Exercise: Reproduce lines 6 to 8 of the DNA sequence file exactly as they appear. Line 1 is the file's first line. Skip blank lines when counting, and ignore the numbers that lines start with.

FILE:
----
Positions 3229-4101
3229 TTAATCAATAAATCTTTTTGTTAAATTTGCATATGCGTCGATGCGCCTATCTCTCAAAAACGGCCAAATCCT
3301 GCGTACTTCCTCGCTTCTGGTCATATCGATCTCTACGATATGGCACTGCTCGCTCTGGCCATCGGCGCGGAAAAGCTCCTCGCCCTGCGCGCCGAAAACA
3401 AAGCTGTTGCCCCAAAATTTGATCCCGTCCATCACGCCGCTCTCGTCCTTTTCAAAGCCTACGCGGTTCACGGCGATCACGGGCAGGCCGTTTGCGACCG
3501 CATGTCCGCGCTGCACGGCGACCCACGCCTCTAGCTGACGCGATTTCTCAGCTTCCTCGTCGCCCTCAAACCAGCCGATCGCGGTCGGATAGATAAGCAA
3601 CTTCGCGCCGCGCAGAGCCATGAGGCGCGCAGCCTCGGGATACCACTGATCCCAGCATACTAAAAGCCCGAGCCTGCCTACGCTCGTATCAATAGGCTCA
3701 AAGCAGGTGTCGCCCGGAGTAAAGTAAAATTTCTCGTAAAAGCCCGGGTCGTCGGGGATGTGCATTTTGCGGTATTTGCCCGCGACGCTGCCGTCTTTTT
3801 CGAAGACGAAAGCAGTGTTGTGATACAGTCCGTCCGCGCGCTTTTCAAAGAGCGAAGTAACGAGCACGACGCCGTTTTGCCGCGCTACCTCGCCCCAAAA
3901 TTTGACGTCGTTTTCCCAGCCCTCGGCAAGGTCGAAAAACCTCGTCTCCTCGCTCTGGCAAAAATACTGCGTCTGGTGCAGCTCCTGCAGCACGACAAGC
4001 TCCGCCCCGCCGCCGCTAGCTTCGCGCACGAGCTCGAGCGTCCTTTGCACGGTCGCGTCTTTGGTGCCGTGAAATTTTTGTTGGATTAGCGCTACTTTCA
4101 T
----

3601 CTTCGCGCCGCGCAGAGCCATGAGGCGCGCAGCCTCGGGATACCACTGATCCCAGCATACTAAAAGCCCGAGCCTGCCTACGCTCGTATCAATAGGCTCA
3701 AAGCAGGTGTCGCCCGGAGTAAAGTAAAATTTCTCGTAAAAGCCCGGGTCGTCGGGGATGTGCATTTTGCGGTATTTGCCCGCGACGCTGCCGTCTTTTT
3801 CGAAGACGAAAGCAGTGTTGTGATACAGTCCGTCCGCGCGCTTTTCAAAGAGCGAAGTAACGAGCACGACGCCGTTTTGCCGCGCTACCTCGCCCCAAAA